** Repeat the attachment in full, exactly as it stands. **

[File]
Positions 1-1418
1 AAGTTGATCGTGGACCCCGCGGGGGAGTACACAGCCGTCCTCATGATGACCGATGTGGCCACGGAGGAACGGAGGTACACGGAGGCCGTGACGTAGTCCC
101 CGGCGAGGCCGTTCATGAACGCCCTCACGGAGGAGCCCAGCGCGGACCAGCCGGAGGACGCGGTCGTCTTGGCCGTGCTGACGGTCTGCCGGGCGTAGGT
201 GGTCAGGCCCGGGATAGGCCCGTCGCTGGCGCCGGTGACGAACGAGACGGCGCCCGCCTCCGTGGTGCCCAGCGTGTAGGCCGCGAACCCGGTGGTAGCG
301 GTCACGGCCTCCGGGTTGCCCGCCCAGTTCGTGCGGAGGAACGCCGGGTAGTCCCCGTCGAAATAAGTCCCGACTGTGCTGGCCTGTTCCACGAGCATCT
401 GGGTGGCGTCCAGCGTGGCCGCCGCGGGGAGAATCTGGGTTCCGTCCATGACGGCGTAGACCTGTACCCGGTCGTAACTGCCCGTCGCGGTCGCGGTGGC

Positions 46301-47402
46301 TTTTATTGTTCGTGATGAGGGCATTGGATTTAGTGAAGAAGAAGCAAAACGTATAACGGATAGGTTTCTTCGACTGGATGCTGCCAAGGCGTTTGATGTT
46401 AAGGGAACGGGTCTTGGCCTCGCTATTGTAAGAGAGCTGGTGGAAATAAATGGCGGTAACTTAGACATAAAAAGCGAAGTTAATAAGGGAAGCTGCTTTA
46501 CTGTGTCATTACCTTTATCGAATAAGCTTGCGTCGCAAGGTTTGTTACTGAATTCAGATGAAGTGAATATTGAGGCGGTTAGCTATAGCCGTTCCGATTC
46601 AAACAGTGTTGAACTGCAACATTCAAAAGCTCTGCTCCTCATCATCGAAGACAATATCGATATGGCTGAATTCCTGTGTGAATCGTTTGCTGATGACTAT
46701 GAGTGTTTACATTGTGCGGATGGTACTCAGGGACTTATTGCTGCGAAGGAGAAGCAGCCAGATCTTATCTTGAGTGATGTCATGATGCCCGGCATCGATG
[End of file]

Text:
Positions 1-1418
1 AAGTTGATCGTGGACCCCGCGGGGGAGTACACAGCCGTCCTCATGATGACCGATGTGGCCACGGAGGAACGGAGGTACACGGAGGCCGTGACGTAGTCCC
101 CGGCGAGGCCGTTCATGAACGCCCTCACGGAGGAGCCCAGCGCGGACCAGCCGGAGGACGCGGTCGTCTTGGCCGTGCTGACGGTCTGCCGGGCGTAGGT
201 GGTCAGGCCCGGGATAGGCCCGTCGCTGGCGCCGGTGACGAACGAGACGGCGCCCGCCTCCGTGGTGCCCAGCGTGTAGGCCGCGAACCCGGTGGTAGCG
301 GTCACGGCCTCCGGGTTGCCCGCCCAGTTCGTGCGGAGGAACGCCGGGTAGTCCCCGTCGAAATAAGTCCCGACTGTGCTGGCCTGTTCCACGAGCATCT
401 GGGTGGCGTCCAGCGTGGCCGCCGCGGGGAGAATCTGGGTTCCGTCCATGACGGCGTAGACCTGTACCCGGTCGTAACTGCCCGTCGCGGTCGCGGTGGC

Positions 46301-47402
46301 TTTTATTGTTCGTGATGAGGGCATTGGATTTAGTGAAGAAGAAGCAAAACGTATAACGGATAGGTTTCTTCGACTGGATGCTGCCAAGGCGTTTGATGTT
46401 AAGGGAACGGGTCTTGGCCTCGCTATTGTAAGAGAGCTGGTGGAAATAAATGGCGGTAACTTAGACATAAAAAGCGAAGTTAATAAGGGAAGCTGCTTTA
46501 CTGTGTCATTACCTTTATCGAATAAGCTTGCGTCGCAAGGTTTGTTACTGAATTCAGATGAAGTGAATATTGAGGCGGTTAGCTATAGCCGTTCCGATTC
46601 AAACAGTGTTGAACTGCAACATTCAAAAGCTCTGCTCCTCATCATCGAAGACAATATCGATATGGCTGAATTCCTGTGTGAATCGTTTGCTGATGACTAT
46701 GAGTGTTTACATTGTGCGGATGGTACTCAGGGACTTATTGCTGCGAAGGAGAAGCAGCCAGATCTTATCTTGAGTGATGTCATGATGCCCGGCATCGATG